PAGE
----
Everyone’s been getting the e-mails — the ones about “starting a conversation on what it means for W&M to be a liberal arts university in the 21st century.” As it turns out, however, few have been attending these conversations. College of William and Mary Provost Michael Halleran recently hosted the seventh in a series of conversations about the definition and goals of the College. While they have included some illuminating discussions, the events have remained poorly attended. In this, both the provost and the campus as a whole are missing an opportunity to engage in a lively and healthy debate. By framing these certainly essential debates in a more stimulating and specific way, the provost could make great strides in creating a more inclusive dialogue.
The idea to establish this sort of forum between administration and students was innovative, and was pursued with great resolve by the Office of the Provost. We’re glad to see a forum has been provided to foster communication across the various spheres of the campus community and to provoke critical discussion about issues that are at the basis of our institution. Furthermore, these events have helped provide a vital point of contact with the provost’s office. Many students, who may not have even been aware of the provost prior to these talks, are now more encouraged to engage with Halleran on matters of school policy.
It’s an example that the others in the College’s administration should take to heart. We find it amazing that other campus discussions of this sort — on issues such as sustainability and service integration — aren’t also hosted on a regular basis. It allows those in the campus community to discuss their goals for the College in these areas, which should be an essential part of drafting College policy. Instead of vaguely stating the goal of “taking campus opinion into consideration,” more administrators should follow the example of the provost in actually establishing a forum for that discussion.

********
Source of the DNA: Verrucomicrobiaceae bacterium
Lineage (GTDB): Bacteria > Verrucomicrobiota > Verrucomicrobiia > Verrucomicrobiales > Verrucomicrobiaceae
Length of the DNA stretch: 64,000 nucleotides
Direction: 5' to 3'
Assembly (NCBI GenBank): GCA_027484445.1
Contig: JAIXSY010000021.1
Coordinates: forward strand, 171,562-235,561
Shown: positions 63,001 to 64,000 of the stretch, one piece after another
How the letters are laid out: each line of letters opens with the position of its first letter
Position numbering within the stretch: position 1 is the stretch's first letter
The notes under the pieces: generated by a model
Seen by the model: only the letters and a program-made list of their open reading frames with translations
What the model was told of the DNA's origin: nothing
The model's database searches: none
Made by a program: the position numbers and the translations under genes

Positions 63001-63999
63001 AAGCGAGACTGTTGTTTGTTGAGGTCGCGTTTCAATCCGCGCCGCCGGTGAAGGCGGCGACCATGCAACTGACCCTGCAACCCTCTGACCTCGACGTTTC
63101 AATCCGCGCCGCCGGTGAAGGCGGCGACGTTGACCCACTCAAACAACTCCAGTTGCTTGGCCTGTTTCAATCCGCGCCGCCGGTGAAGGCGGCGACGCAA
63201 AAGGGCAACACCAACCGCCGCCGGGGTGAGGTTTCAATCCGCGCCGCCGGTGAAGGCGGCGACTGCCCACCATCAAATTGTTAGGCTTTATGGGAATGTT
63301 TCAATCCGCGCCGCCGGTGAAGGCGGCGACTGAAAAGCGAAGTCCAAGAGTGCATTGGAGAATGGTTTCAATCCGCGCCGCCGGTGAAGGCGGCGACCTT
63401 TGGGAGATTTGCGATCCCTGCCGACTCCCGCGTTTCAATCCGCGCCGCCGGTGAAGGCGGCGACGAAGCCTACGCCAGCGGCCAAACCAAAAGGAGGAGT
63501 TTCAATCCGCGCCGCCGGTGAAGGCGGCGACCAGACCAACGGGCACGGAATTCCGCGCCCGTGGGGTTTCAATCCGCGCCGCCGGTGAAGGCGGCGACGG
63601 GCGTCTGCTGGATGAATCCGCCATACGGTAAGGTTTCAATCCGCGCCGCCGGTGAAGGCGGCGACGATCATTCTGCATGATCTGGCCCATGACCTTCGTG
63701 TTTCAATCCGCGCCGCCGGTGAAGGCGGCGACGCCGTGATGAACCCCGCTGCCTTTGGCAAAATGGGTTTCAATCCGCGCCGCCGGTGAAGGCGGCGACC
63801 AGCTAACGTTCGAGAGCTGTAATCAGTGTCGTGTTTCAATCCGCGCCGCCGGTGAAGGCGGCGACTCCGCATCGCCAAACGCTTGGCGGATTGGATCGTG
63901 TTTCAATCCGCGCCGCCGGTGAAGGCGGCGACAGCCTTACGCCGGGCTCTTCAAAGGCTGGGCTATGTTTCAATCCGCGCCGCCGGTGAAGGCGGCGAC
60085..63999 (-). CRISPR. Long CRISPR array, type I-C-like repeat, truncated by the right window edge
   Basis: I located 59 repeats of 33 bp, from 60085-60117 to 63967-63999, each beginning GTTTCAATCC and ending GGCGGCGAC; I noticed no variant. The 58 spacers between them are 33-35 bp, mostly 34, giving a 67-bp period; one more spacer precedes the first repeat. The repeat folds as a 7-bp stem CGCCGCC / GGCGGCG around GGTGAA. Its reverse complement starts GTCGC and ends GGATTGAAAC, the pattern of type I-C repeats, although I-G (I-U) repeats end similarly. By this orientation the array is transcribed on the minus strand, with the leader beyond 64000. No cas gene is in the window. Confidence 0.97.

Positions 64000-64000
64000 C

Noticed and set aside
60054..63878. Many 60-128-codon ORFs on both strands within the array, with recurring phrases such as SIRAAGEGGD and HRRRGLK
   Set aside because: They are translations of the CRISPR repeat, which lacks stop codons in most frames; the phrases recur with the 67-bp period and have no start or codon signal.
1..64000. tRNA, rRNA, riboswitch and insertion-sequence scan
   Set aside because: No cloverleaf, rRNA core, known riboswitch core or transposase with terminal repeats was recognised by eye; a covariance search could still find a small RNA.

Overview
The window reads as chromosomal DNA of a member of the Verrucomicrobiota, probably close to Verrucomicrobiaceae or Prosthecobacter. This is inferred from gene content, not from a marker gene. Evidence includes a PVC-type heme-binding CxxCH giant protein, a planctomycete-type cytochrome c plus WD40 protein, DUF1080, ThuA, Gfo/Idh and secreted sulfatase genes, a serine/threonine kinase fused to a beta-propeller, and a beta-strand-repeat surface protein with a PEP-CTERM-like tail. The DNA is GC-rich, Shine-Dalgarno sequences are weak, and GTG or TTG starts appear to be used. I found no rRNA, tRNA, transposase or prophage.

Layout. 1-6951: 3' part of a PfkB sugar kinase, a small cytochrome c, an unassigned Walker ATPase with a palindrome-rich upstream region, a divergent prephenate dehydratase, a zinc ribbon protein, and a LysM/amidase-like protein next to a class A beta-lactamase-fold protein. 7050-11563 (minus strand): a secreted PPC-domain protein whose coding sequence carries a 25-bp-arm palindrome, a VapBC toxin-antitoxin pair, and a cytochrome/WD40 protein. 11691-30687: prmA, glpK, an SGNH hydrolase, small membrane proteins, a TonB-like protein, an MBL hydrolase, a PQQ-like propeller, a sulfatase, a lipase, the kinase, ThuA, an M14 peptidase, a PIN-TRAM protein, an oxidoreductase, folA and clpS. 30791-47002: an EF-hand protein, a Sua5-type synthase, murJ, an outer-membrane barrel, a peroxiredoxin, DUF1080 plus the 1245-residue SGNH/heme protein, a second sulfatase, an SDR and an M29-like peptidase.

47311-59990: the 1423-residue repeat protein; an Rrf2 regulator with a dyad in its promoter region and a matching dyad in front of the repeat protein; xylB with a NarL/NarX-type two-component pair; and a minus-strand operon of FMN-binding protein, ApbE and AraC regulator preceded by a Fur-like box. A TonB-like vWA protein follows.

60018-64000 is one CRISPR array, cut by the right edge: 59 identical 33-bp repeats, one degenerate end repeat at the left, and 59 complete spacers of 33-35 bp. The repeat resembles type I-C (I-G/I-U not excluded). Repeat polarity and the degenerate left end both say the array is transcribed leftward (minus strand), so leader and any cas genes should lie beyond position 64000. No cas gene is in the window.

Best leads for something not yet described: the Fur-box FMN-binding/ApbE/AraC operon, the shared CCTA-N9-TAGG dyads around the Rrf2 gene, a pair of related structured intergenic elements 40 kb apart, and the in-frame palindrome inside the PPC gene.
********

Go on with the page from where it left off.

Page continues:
There is, however, one key flaw. Attendance at these events, especially among students, has remained low. Students are definitely partly to blame in this by not taking a role in helping to articulate the goals of the College. But part of the problem is that the talks weren’t framed in a way as to properly spur discussion.
The topics of each conversation, while including aspects that are relevant and essential to our College today, were often either phrased in far too vague a way to actually capture general interest, or were simply not immediately relevant to students’ concerns. If these conversations and others like them are to continue into the future — and we believe they should — their topics must become more focused and involve issues on which students already have passionate opinions.
The list of potential, yet adequately specific, topics is nearly limitless. One could center on gender distribution at the College, both among majors and the university as a whole; another on the academic budget, including how students feel about cuts and how they’re distributed. The idea of a community forum could even be extended to include the selection of future topics to see what people actually want to talk about.
True, some of these areas have come up in past discussions, but none of the discussions has been framed around them. But by structuring the discussions in terms of immediately relevant issues, or even by letting students and faculty themselves to help frame the discussion, these “campus conversations” might prove to be a more lively and productive forum in the future.